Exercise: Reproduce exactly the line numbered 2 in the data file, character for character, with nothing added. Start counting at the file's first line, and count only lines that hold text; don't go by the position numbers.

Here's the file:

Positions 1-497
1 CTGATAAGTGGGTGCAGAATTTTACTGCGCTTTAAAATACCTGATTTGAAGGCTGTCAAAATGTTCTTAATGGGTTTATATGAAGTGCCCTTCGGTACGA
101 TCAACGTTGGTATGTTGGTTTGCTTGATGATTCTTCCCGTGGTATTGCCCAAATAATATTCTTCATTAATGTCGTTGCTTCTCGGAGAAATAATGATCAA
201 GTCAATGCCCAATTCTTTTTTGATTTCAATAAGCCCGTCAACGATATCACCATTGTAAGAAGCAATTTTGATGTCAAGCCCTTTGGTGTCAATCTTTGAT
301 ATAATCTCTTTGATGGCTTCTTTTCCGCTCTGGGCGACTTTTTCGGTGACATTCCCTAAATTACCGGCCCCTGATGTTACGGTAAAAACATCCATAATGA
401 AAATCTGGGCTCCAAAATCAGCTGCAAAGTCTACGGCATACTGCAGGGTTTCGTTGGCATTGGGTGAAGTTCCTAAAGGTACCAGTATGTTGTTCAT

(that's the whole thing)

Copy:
1 CTGATAAGTGGGTGCAGAATTTTACTGCGCTTTAAAATACCTGATTTGAAGGCTGTCAAAATGTTCTTAATGGGTTTATATGAAGTGCCCTTCGGTACGA